At a Discussion Dinner for my program, I was making a point and rambled that we first pilot test our food/solutions in our lab, and then, after approval, "give the test to real people." This phrase became the butt of a handful of jokes later in the discussion, and I am now ostensibly the lab assistant of a lab that has "non-real" people. On a related note, AK distinguishes "real people" food and lodging from college kid living conditions. "Real people", for example, have vapid paintings on their walls, and don't eat ramen-with-poached-egg. In a clutter of spontaneity and thoughtful planning, we managed to have a remarkably posh "real people" dinner on the porch of his house, complete with neither tablecloth nor napkin. Actually, apart from the food and sunset, everything else was rather "college kid"-style (including Christmas lights). However, the food is the only thing that matters and it's neat choosing not to pay for perfect plating and swanky music.
Unfortunately, as is frequently the case this summer, I didn't have my camera, so these phone pictures will have to suffice.
Not-Crusty-Enough Baguette with Camembert
8 Oysters (4 Chesapeake, 4 other)
Ribeye Steak with Mushrooms and Steamed, Buttered Spinach
Oysters are really expensive to order at restaurants. At Simeon's, oysters are $37.50/dozen (I think). At Wegmans, however, they are only $1. Although this sounds perfectly ridiculous (because an entire box of mac and cheese is $1), consider ordering 6 cooked-from-frozen mozarella sticks for $7.99+tax+tip from a generic casual-style restaurant. And they revel in it.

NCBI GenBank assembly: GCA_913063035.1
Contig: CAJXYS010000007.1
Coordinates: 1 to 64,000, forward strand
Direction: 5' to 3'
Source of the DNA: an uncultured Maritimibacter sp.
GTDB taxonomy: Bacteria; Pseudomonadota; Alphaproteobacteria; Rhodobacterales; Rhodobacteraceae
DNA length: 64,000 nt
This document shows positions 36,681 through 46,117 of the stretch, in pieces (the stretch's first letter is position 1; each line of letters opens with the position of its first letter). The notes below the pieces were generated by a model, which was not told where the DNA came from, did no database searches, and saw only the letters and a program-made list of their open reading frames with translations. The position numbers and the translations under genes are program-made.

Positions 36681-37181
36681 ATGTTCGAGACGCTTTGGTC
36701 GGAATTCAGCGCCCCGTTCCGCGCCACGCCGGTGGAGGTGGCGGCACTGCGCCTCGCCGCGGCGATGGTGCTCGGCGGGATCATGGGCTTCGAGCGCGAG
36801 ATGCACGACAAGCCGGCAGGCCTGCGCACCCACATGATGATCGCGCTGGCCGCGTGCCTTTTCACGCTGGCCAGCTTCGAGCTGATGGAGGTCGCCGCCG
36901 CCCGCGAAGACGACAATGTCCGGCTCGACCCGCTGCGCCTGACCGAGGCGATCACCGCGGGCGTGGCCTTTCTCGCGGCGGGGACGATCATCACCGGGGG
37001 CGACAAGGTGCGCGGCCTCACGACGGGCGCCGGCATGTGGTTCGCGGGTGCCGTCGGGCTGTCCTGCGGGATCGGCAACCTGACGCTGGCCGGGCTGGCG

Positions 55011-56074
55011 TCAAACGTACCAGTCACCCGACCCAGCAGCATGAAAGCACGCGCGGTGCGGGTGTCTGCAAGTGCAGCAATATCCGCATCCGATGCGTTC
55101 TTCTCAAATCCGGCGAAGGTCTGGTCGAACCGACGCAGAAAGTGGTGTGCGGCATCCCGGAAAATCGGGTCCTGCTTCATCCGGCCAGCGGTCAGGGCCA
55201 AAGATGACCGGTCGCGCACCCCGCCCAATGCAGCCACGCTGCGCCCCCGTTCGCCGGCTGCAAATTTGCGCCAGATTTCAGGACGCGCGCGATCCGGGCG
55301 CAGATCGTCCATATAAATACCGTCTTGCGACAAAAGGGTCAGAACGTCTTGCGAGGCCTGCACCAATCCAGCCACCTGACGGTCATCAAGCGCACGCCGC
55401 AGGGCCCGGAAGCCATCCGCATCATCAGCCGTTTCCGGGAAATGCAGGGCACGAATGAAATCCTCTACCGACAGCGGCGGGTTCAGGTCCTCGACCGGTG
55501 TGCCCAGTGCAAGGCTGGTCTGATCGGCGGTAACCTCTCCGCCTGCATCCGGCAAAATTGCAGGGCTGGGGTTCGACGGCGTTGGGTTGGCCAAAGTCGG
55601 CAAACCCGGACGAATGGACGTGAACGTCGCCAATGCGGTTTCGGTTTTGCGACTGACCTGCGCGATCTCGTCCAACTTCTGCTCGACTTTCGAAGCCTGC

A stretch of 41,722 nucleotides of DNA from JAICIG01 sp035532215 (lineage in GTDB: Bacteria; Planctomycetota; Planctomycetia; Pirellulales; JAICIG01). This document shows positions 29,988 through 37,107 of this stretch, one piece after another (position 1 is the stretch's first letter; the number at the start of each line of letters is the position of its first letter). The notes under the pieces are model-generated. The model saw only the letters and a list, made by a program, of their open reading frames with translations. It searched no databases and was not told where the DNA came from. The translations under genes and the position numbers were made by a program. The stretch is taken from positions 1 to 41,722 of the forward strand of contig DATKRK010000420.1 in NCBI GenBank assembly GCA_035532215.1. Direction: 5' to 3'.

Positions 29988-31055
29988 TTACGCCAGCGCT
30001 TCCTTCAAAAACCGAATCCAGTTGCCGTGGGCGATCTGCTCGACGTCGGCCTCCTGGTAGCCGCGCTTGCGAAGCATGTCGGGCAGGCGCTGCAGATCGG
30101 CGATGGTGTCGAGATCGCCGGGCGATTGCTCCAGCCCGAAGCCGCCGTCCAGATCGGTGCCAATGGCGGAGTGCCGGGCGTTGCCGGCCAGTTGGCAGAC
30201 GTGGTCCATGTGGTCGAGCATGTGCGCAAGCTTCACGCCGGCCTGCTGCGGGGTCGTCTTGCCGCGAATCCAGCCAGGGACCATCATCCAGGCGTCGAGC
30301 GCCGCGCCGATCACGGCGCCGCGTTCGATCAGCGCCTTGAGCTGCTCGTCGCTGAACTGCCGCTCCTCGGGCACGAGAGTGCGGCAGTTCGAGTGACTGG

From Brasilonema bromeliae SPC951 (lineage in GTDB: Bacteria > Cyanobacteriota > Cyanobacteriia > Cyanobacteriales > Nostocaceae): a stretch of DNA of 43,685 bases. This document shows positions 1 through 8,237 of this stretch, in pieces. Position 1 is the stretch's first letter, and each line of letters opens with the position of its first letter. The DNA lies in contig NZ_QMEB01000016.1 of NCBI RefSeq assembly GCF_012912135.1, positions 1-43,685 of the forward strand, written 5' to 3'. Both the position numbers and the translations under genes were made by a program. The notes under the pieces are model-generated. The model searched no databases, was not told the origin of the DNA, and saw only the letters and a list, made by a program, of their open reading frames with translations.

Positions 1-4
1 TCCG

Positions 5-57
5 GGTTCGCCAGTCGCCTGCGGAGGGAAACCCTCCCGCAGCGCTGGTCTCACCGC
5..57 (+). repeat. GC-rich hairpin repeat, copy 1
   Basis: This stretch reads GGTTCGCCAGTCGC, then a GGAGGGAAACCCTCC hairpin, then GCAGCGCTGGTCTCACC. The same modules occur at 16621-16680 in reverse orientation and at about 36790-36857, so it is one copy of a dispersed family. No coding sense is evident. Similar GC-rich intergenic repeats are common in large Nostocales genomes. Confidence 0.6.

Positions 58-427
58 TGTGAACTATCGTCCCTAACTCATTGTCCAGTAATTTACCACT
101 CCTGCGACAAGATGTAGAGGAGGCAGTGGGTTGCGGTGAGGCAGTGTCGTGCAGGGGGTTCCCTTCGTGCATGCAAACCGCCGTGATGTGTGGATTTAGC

The woman at the Wegmans seafood counter was very nice and explained to us that one of the oyster types was more briny than the other. However, I don't remember which was the more briny one, and I don't remember the name of the other oyster type either. Suffice it to say that 4 of the oysters looked more textured and wavy while the other 4 looked neat and tidy. '50s conservative, vs. '60s whoot-whoot, if you will. Although the two types of oysters came in different nets, I ended up mixing them due to a memory lapse. In another memory lapse, I put the oysters in the freezer, only to realize 20 minutes later that oysters should probably not be frozen because the oysters were still alive (maybe?) and that frozen scallops (and other seafood) have a terrible texture, so why not oysters? So, they were promptly moved to the fridge.
However, obtaining oysters is not the main problem. Opening them is. I didn't see the point of purchasing a $20 oyster opener, and I was confident that we could pry them open somehow. The woman at the counter suggested using a screwdriver. She also said that legally speaking, she could only tell us to eat them cooked. I found this humourous.
We tried using a butter knife and another sharp knife to pry open the oysters, before AK found that a 3/8-inch drill-bit (flat) works perfectly as an oyster opener! You gently poke the drill-bit between the bottom (corner?) of the oyster, and then gingerly wiggle the drill-bit around the perimeter of the oyster.
After a short amount of time (much less than the time taken to get to a restaurant, order food, and wait for food), we had our oysters! They sat in the fridge on ice, covered with a plate, for about an hour until we ate them.
The camembert was good because the rind was bland. That's probably not how it's supposed to be, but is agreeable towards my preferences. The steak was good. There were chunks of fat in it, and little blobs of mushroom and garlic. The spinach was made by steaming in this collapsible colander/steamer (like this), which I think is super nifty device!